Friday, September 28, 2007
And -- no big surprise -- private equity firms and hedge funds, flush with cash, are ready to buy, buy, buy. Take these smart guys, pair them up with savvy local developers (not amateurs) who really understand dirt, come to the table flush with cash, and voila! Gold in them thar hills....
Remember, one company's misfortune can be another's fortune - literally. It is not pretty sometimes but it is reality, like it or not.
Thursday, September 27, 2007
Purchase Price: $6.8 Billion
Down Payment: $50 Million
Amount Borrowed: $7.6 Billion (that's $800 million more than the purchase price)
Cash Flow: Negative for at least five years
Deal Consummated: 10 Days
Aprox. Square Feet: 8.41 million
Aprox. Price Per Sq. Ft.: $808
Wednesday, September 26, 2007
3. Check out this quote:
"The debt market is frozen for the inexperienced developer," said Robert Horowitz, a partner at Cooper-Horowitz Inc., which places about $15 billion in real estate debt a year. "To finance a supertall luxury condo project today, you need to have be an experienced developer with at least 30 percent cash equity, 50 percent presales and the ability to pay 9 to 10 percent interest."
In recent years, developers often obtained loans with 5 percent equity, fewer presales and lower interest rates.
OK, 20% equity would be better, and certainly lower interest rates would be good as well. But this, once again, seems more like sanity than a freeze. And I see nothing wrong with a lender looking for a developer with a track record -- do you???
4. No talk whatsoever of money waiting for deals to start up again. Sellers are waiting to see how things shake out in this market unless they are in a distressed situation. The same is true for loans, but again, not fatalistically. Per the WSJ story: "Many industry watchers believe it will be months before the market fully recovers. "Some deals have gone through, and pricing for senior bonds is firming up, but the market is still a little bit choppy in trying to work its way back to health," said Tad Philipp, a managing director for Moody's Investors Service."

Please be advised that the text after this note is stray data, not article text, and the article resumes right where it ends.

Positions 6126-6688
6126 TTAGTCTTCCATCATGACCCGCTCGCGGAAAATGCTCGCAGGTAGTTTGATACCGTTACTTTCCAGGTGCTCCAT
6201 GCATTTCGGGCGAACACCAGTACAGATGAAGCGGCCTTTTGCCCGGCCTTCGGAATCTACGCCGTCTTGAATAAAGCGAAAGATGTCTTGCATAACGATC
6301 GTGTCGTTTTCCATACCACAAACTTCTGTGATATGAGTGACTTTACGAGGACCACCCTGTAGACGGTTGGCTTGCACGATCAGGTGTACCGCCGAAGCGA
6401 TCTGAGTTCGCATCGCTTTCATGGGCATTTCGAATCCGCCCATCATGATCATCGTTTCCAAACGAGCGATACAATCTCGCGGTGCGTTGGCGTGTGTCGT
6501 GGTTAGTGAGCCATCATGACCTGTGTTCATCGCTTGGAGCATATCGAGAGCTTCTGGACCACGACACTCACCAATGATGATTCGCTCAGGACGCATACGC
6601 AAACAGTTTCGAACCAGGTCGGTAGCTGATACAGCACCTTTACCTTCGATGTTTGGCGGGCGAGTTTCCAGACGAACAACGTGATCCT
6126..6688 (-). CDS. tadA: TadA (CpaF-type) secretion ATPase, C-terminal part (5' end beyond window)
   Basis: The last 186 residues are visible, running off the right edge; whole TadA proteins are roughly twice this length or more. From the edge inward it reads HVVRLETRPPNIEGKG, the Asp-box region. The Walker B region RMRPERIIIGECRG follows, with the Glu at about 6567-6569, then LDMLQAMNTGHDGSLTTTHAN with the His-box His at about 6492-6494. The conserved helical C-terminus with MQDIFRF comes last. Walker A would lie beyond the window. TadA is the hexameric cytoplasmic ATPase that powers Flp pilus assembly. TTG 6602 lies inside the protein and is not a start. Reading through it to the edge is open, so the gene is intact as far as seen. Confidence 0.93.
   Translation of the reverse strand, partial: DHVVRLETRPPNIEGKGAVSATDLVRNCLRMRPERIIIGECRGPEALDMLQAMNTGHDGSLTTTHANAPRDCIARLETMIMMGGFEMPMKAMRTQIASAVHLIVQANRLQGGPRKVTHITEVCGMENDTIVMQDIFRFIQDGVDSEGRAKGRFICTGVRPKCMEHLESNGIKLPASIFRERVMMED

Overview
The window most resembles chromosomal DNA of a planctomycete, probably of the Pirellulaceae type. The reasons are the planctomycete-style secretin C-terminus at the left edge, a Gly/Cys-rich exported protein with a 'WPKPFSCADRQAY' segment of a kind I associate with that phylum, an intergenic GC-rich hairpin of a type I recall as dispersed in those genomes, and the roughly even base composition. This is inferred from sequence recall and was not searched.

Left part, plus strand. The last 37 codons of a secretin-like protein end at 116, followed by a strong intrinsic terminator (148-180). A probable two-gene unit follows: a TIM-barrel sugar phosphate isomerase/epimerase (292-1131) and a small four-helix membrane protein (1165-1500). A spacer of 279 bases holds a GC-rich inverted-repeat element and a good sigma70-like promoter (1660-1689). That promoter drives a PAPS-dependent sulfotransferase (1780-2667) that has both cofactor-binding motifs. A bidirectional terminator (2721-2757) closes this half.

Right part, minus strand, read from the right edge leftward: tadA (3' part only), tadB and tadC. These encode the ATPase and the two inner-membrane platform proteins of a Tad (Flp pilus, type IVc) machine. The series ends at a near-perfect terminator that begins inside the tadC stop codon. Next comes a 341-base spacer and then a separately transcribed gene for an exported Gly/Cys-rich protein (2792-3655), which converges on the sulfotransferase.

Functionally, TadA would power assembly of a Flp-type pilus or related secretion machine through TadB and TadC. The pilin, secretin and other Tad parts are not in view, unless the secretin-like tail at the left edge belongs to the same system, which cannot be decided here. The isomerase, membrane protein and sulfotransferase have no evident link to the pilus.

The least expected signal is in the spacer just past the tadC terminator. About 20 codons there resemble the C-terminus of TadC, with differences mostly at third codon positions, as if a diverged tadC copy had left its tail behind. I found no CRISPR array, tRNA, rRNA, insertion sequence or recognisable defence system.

Tuesday, September 25, 2007
The m.o. of this company looks deceptively simple: provide upscale brands in small markets that you'd otherwise have to travel a long way to get to. This is sheer genius for several reasons. As David Bodamer said, with 20,000 sf stores (and by focusing on name brands) they do not compete with Wal-Mart. From a business perspective, they are going to pay DIRT cheap rent on their spaces because, based on a quick look at their website, they are going to markets that are not exactly what one might compare to New York, Chicago, SF or LA. And that is the beauty of it.
The business side is obvious. But what also makes this company attractive to me (granted, I know nothing about its financials or anything like that -- I'm no Jim Cramer) is the legal side of it. By working in smaller markets, perhaps by leasing vacated anchor tenant spaces in small malls or by taking other 20,000 sf vacant spaces, and as a national retailer in a tenant market, you probably also have a much bigger chunk of leverage on the legal side of the deal than you would in an ordinary retail lease (even a big box lease) in a major market. Why can't I think of these things?
The main thing I realized was this: I have not, will not and cannot be a newsbreaker, even when I have the inside scoop. Why? Ethics. I can think of half a dozen times in the last few months when I could have broken a story, sometimes weeks before word got to the media, but I never even thought of doing so because of the confidentiality I owe my clients. I know at least one instance where I could have brought what I think were some interesting insights on a deal that was already leaked in the press, but again, my duty to my clients had to outweigh the fun I have here ruminating on deals.
It is funny that I just did this but never really thought about why. Perhaps it is just ingrained into you with all the courses you take and warnings you receive about legal ethics, a term which is not an oxymoron even though it sounds funny.